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Tara

This article was first published in the  White Hat Melbourne Newsletter No. 214 on 19th April 2007

 

Recent tragic events in Melbourne have led to the same setting being shown on television news night after night. For the reporters, it is just the scene of the current story, but for those who know Melbourne well it also conjures up other images.

In my case I see a tall proud man standing with his family on his estate surveying the railway in the distance. This is Sir John O’Shanassy, Victoria’s second premier and later premier twice more. I then see a picture of two politicians making their way down Collins Street. “Just look at Long John and Little Johnny going at each other” says one of the bystanders. John Fawkner, one of the co-founders of Melbourne stands about five feet tall in his socks and is commonly known as Little Johnny Fawkner. O’Shanassy is well over six feet and known as Long John O’Shanassy. There they go arguing their way down Collins Street with Little Johnny have to take three strides to Long John’s one.

Long John was born in Ireland and when his father died he was forced to leave school. He became apprentice to a draper and later married and in 1839 decided to head off to Sydney to see what opportunities awaited in a new colony. At that time, shipping from England usually docked at the new settlement of Melbourne before heading on to Sydney. In Melbourne we spotted those who were strongest, most intelligent, most attractive and those whose business skills were capable of generating wealth and opportunities for others and we persuaded them to stay. The rest we sent on to Sydney. Long John was persuaded to stay and set of to the Westernport area to try his hand at farming, but the drought defeated him. He returned to Melbourne and set up a drapers store in Collins Street. He knew he had a fine wife but it was only then that he began to realise how fine. Margaret was an astute businesswoman and the drapery business thrived allowing John to turn his attention to making a difference in society through politics. This did not of course preclude a continuing interest in business. He floated the Melbourne and Suburban Railway Company in 1857. In the population boom associated with the gold rush, private railways were pushing their way into the newly establishing suburbs of Melbourne. There was money to be made and there was no point waiting for governments to do such things.

By now Long John is three times premier of Victoria. The Irish immigrant with limited schooling coming from the mercantile classes is able to hold the top office in this prestigious colony with gold money flowing in as if there is no tomorrow. Of course, those from more prestigious backgrounds are not likely to forget his ‘lower class’ background. That is why he purchased 6 hectares of land in the Camberwell area and had an impressive mansion built there. He called it ‘Tara’. Tara was the seat of the ancient kings of Ireland, and although he is no longer King of Victoria in the form of Premier, he still regards himself as a kingmaker. During his years as Premier, Mrs O made sure there was still money coming in. “As long as you oppose payment for politicians John” she said “then if you want me to cut ribbons I’ll be doing it at the drapery store where we can make a profit out of it in order to support the family.” Mrs O, as first lady of Victoria, continued to operate the Collins Street drapery. Long John was determined to show that new money did not equate to lack of taste. Tara was built in Italian Renaissance Style long before that became fashionable in Melbourne. Inside there are reproductions from Ghiberti's Baptistery Doors in Florence. Sir John plays host at Tara to the sort of society dinners that he could never have aspired to back in Ireland. During the soirees the favourite piece is no doubt The Harp that once through Tara’s Halls.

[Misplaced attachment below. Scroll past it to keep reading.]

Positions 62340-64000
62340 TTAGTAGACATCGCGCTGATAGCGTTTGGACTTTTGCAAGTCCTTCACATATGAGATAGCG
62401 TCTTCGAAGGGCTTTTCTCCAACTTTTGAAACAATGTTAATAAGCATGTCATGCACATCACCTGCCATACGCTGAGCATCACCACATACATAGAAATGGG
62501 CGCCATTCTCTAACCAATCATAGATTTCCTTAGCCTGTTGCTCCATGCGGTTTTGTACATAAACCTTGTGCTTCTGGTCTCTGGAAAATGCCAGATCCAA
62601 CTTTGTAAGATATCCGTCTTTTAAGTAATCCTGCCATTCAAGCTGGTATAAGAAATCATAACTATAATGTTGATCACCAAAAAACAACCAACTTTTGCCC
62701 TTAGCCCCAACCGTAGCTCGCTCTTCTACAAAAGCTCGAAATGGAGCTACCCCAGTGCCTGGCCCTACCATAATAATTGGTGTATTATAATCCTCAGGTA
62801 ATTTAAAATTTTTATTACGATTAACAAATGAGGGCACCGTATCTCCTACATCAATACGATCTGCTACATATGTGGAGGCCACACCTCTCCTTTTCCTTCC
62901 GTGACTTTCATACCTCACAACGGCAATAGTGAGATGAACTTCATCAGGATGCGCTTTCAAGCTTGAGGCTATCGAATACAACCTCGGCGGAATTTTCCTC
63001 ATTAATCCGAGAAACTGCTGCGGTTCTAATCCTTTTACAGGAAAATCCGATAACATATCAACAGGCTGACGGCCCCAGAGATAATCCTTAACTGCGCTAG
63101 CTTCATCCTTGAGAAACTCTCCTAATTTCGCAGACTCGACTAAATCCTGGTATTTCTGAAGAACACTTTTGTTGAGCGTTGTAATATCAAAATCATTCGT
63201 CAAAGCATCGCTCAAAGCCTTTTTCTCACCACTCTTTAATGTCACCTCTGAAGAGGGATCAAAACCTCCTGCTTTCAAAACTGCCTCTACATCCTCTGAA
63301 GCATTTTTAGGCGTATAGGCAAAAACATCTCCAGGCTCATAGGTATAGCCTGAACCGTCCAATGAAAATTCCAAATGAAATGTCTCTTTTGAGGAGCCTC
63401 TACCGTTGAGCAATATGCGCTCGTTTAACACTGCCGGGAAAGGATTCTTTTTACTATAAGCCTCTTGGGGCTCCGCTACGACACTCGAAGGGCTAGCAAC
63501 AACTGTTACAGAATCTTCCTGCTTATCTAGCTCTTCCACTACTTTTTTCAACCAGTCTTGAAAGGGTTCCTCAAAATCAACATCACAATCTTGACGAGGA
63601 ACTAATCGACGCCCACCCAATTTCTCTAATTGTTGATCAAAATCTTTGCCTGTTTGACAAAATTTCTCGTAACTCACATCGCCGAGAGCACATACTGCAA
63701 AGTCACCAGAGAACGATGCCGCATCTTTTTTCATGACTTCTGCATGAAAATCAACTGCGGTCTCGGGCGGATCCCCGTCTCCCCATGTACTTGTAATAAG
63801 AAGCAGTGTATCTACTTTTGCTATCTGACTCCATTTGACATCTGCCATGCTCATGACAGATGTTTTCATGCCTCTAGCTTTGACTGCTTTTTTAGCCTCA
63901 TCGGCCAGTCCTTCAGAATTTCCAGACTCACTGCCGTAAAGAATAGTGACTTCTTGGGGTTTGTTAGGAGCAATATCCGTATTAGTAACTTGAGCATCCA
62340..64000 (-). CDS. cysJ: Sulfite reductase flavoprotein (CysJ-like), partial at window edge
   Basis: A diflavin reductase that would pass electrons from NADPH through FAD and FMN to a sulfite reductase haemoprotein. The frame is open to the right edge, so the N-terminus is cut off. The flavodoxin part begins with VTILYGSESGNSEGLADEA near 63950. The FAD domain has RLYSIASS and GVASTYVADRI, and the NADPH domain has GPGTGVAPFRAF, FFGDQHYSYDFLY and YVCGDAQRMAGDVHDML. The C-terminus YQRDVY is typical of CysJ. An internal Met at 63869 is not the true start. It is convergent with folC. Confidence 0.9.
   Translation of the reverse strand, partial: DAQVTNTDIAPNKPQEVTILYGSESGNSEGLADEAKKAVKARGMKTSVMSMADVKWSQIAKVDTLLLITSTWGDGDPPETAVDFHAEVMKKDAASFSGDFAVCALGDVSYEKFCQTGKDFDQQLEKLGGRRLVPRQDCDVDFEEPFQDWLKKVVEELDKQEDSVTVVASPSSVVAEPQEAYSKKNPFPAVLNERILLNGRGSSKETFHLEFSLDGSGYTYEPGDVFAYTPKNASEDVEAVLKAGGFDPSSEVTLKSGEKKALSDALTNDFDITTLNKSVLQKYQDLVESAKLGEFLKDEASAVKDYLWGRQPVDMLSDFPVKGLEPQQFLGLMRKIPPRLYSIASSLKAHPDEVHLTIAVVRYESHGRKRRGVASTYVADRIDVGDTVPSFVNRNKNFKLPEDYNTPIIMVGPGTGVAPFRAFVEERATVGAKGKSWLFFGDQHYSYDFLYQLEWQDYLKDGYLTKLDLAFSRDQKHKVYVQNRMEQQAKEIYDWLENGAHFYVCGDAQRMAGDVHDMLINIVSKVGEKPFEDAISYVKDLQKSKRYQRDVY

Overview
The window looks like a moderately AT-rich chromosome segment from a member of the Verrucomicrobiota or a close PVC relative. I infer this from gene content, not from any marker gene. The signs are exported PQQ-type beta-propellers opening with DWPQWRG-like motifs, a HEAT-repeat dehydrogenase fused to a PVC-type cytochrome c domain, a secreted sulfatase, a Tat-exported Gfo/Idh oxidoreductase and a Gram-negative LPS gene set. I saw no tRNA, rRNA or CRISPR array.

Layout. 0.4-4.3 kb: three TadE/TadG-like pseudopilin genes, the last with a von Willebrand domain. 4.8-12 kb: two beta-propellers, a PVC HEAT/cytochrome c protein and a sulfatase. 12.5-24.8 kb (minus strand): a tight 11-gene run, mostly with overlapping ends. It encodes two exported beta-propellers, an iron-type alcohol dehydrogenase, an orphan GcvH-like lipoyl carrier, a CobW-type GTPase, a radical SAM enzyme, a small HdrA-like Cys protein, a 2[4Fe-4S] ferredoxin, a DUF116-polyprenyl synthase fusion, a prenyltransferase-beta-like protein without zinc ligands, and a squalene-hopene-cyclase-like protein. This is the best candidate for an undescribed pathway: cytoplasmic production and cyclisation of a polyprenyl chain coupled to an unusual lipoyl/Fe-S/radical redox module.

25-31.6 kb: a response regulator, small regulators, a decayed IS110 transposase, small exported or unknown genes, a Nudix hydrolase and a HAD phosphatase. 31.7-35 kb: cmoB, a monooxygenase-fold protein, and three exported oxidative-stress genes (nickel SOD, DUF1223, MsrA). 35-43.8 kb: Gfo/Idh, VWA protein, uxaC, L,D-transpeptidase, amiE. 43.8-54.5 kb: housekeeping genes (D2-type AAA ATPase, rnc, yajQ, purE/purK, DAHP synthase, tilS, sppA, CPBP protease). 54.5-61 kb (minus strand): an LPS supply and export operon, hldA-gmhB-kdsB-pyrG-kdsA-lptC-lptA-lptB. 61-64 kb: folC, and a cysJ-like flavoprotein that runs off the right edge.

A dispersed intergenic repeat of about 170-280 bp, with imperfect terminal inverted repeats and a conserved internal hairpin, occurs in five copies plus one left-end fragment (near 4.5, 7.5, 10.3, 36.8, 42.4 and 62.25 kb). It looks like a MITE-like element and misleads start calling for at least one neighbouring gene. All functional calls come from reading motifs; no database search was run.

Sir John stands out the front of Tara with the family. He has recently been accused of influencing the path of the Camberwell railway. Instead of continuing a straight line through Camberwell it makes a long curve to the right and up an unnecessarily steep grade before entering Camberwell Station as if to keep its distance from Tara. “Long John loves railways but not in his back yard” say the locals. They weren’t always that disrespectful. They were happy to live in ‘BallyShanassy’ but have now renamed that to Burwood Village.

The O’Shanassy family continued to live at Tara until the turn of the century. Since then there have been a number of owners until it was bought by the Anglican Church in 1951 who named it after the first Bishop of Australia. These various owners have subdivided and sold off the land of the estate until Tara is now confined to a large suburban block.

But, back to the news. The images of Tara continue to be shown in the local tragic news story. It is now called Broughton Hall.

BL

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Other articles in the series Seven Mansions of Melbourne:

Seven Mansions of Melbourne - overview

No. 1 – Tara
No. 2 – Raheen
No. 3 - Cranlana
No. 4 - Lowther Hall

 


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